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Judy (film)

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Theatrical release poster
Directed byRupert Goold
Screenplay byTom Edge
Based onEnd of the Rainbow
by Peter Quilter
Produced byDavid Livingstone
CinematographyOle Bratt Birkeland
Edited byMelanie Oliver
Music byGabriel Yared
Distributed by
Release dates
  • 30 August 2019 (2019-08-30) (Telluride)
  • 27 September 2019 (2019-09-27) (United States)
  • 2 October 2019 (2019-10-02) (United Kingdom)
Running time
118 minutes
  • United Kingdom
  • United States
  • France
Budget$10 million[3]
Box office$46 million[4][2]

Judy is a 2019 biographical drama film based on the life of American entertainer Judy Garland. Directed by Rupert Goold, it is an adaptation of the Olivier- and Tony-nominated West End and Broadway play End of the Rainbow by Peter Quilter. The film stars Renée Zellweger,[5][6] Jessie Buckley, Finn Wittrock, Rufus Sewell, and Michael Gambon.[7][8]

The film follows Garland's career during the last year of her life, when she relocated her stage career to England, coupled with flashbacks of her childhood, most prominently the shooting of her part as Dorothy Gale in The Wizard of Oz (1939), her most famous film role. After some initial success in a run of sell-out concerts at the Talk of the Town in London, her efforts eventually stop making progress and even start to worsen as her health deteriorates.

Judy premiered at the 46th Telluride Film Festival on 30 August 2019, and was released in the United States on 27 September 2019, and in the United Kingdom on 2 October 2019. The film received generally positive reviews, with Zellweger's performance garnering widespread acclaim. For her portrayal of Garland, Zellweger won the Academy Award for Best Actress, as well as the Golden Globe Award, SAG Award, BAFTA Award and Critics' Choice Movie Award.


In the 1930s, 16-year-old actress Judy Garland is told by Metro-Goldwyn-Mayer studio head, Louis B. Mayer on the set of The Wizard of Oz, that she has a gift other girls do not. Her singing talent is nearly unmatched while she is able to surpass the success of Shirley Temple as a Hollywood child star. As her career takes off, Judy is forced by a ruthless studio minder to take amphetamines against her will; one such instance occurs during her date with Mickey Rooney. She is even denied permission to sleep due to the demanding schedule. Responding to Judy's criticisms, Mayer explains that she is exhausted by her working hours; even using emotional and physical intimidation to keep her in line.

In her forties, Judy has been performing with Lorna and Joey, her two children from her marriage to Sidney Luft, her third husband. Later, the trio try to check into their hotel but are turned away for previous nonpayment. Because of this, Judy is forced to return home to Sidney, who has since divorced her.

At a party, Judy meets nightclub owner Mickey Deans, and they become friends. In 1968, she is told by her agent of England being free to host her upcoming performances, but that the U.S. reception to her has cooled due to her performance unreliability and moodiness. She decides to embark for there, leaving Lorna and Joey with Sidney, which is difficult for her.

While in England, substance abuse keeps Judy from performing reliably. She is late to her London premiere and assistants are called upon to check on her health and fix her make-up. The fans are enthusiastic and her performance is excellent. During the show, she starts to sing the "Clang, clang, clang..." lyrics to "The Trolley Song" to loud applause.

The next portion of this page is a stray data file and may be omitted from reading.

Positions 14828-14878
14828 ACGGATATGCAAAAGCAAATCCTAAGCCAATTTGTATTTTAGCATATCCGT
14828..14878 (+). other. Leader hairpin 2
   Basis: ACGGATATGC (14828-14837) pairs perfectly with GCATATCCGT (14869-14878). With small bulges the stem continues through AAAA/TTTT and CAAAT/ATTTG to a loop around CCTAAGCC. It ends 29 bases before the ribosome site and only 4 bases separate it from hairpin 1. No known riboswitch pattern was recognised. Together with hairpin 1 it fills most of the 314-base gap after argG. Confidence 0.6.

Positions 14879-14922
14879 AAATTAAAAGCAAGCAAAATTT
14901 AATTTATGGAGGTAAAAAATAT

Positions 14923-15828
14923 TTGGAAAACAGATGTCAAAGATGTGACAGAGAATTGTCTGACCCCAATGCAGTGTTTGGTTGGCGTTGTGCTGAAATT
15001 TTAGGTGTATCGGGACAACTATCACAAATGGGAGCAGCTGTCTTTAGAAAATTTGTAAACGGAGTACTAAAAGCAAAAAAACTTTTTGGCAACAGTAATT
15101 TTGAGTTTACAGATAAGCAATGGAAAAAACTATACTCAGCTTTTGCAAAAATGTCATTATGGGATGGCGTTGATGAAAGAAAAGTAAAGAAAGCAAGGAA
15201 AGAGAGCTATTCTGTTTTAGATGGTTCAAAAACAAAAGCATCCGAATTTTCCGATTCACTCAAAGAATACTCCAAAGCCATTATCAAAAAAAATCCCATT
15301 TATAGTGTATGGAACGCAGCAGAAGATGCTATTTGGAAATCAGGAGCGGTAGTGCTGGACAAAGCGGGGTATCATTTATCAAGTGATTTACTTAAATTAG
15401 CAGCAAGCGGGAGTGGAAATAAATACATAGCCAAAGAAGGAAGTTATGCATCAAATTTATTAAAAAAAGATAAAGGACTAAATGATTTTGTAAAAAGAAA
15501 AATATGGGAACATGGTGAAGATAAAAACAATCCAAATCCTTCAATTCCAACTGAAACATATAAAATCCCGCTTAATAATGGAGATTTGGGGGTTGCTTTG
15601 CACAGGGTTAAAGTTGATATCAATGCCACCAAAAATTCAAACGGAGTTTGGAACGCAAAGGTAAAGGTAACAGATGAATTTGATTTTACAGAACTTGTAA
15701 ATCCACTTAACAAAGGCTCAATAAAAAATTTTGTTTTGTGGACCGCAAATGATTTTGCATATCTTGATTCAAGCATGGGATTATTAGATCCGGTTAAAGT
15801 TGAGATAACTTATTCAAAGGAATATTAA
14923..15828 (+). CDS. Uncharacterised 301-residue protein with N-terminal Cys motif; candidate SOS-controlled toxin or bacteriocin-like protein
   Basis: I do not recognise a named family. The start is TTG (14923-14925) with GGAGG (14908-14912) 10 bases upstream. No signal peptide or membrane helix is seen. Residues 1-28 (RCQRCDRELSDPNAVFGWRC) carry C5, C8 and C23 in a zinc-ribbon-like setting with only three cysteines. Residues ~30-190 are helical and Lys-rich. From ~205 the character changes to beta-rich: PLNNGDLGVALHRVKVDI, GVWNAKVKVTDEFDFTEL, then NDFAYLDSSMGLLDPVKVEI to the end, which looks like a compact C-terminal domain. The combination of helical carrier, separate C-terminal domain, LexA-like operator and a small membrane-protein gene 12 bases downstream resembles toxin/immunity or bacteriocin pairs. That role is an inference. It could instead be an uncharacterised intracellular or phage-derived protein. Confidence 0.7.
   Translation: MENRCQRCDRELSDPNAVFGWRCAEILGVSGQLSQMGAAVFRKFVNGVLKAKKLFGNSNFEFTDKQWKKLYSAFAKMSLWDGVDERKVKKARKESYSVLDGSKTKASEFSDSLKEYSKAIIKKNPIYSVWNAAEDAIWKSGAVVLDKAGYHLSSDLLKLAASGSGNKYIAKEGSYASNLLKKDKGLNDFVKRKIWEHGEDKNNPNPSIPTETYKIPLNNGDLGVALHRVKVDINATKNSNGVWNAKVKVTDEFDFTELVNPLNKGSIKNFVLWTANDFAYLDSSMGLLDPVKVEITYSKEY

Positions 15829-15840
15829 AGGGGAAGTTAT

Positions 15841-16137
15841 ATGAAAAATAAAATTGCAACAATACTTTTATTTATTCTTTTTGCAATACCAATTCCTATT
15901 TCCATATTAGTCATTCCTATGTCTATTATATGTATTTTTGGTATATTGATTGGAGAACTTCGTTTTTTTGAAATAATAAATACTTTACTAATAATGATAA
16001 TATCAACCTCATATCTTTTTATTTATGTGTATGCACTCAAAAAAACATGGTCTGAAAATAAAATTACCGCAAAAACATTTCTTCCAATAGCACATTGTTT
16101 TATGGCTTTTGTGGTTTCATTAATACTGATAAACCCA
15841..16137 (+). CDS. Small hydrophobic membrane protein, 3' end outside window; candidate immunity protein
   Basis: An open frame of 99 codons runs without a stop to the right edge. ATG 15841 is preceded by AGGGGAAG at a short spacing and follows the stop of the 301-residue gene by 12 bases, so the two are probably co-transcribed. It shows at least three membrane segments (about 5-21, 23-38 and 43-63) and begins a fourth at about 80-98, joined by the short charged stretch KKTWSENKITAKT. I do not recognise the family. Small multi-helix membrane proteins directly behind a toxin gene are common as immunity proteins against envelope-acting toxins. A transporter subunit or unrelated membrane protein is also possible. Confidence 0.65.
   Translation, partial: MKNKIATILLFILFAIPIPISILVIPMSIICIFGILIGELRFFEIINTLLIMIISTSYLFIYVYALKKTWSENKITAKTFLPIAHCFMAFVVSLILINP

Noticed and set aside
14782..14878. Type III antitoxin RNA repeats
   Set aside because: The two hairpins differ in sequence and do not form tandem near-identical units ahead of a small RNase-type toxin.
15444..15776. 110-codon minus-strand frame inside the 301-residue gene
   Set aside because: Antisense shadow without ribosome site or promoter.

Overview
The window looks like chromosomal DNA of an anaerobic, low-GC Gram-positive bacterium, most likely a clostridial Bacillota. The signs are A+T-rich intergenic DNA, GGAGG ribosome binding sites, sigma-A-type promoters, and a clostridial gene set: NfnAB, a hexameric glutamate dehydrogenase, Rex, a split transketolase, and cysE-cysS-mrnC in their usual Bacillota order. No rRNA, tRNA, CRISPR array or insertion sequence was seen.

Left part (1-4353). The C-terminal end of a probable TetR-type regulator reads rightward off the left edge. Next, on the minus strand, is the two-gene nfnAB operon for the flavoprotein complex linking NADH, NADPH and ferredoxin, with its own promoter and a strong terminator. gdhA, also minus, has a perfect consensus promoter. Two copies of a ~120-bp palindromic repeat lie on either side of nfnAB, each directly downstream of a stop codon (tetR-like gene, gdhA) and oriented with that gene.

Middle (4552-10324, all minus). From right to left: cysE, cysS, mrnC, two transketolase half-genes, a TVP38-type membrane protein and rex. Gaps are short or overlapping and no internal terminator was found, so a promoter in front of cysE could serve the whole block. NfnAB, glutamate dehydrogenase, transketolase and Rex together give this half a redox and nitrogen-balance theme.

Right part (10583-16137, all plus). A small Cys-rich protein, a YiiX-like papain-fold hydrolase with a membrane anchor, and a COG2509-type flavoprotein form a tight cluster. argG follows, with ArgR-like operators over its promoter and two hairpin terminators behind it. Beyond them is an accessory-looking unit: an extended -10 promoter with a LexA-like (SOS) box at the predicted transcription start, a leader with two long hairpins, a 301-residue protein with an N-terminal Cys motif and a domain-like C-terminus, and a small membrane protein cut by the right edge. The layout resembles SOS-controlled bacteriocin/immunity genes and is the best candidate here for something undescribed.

Judy meets two adoring gay fans at the stage door on her way out and joins them for a late-night snack at their flat. They bond over their difficulties, and she sings "Get Happy" while one of the fans plays the piano. Deans comes to London on a surprise visit, which cheers her up. She still has trouble making her stage performances on time because of substance abuse and anxiety.

Her sponsoring British agent has Judy examined by a voice specialist doctor. She says she had a tracheotomy two years prior, which weakened her voice. The doctor diagnoses physical and mental exhaustion, which requires rest for recovery. Her relationship with Deans is a support to her personal life, and they marry, making him her fifth husband. She still thinks about Lorna and Joey and suffers from being separated from them. They, however, are happy in school in California. Deans has bad news about a money deal that fell through, which means she must stay in England to make ends meet. At her next performance, Judy passes out on stage and is heckled. Her singing engagement is terminated but she returns for a final night on stage, where she asks to perform one last song. She breaks down while singing "Over the Rainbow" but recovers with the encouragement of supportive fans and is able to complete the performance. She asks, "You won't forget me, will you?" to the audience, who applaud before she ends her performance by saying, "Promise you won't." The film's end card says Judy died six months later, in summer 1969, aged 47.



Principal photography began on 19 March 2018, in London. Filming locations included West London Film Studios.[9] Pinewood Studios,[10] and Hackney Empire.


The soundtrack for the film was released on 28 September 2019 by Decca Records. It features twelve of Garland's most popular tracks performed by Zellweger, including several that were featured in the movie, as well as duets with Sam Smith and Rufus Wainwright.


The film had its world premiere at the Telluride Film Festival on 30 August 2019.[11][12] It also screened at the Toronto International Film Festival on 10 September 2019.[13] It was theatrically released in the United States on 27 September 2019, by Roadside Attractions and LD Entertainment, and in the United Kingdom on 2 October 2019, by 20th Century Fox, Pathé's British Distributor.[1][14][15][16]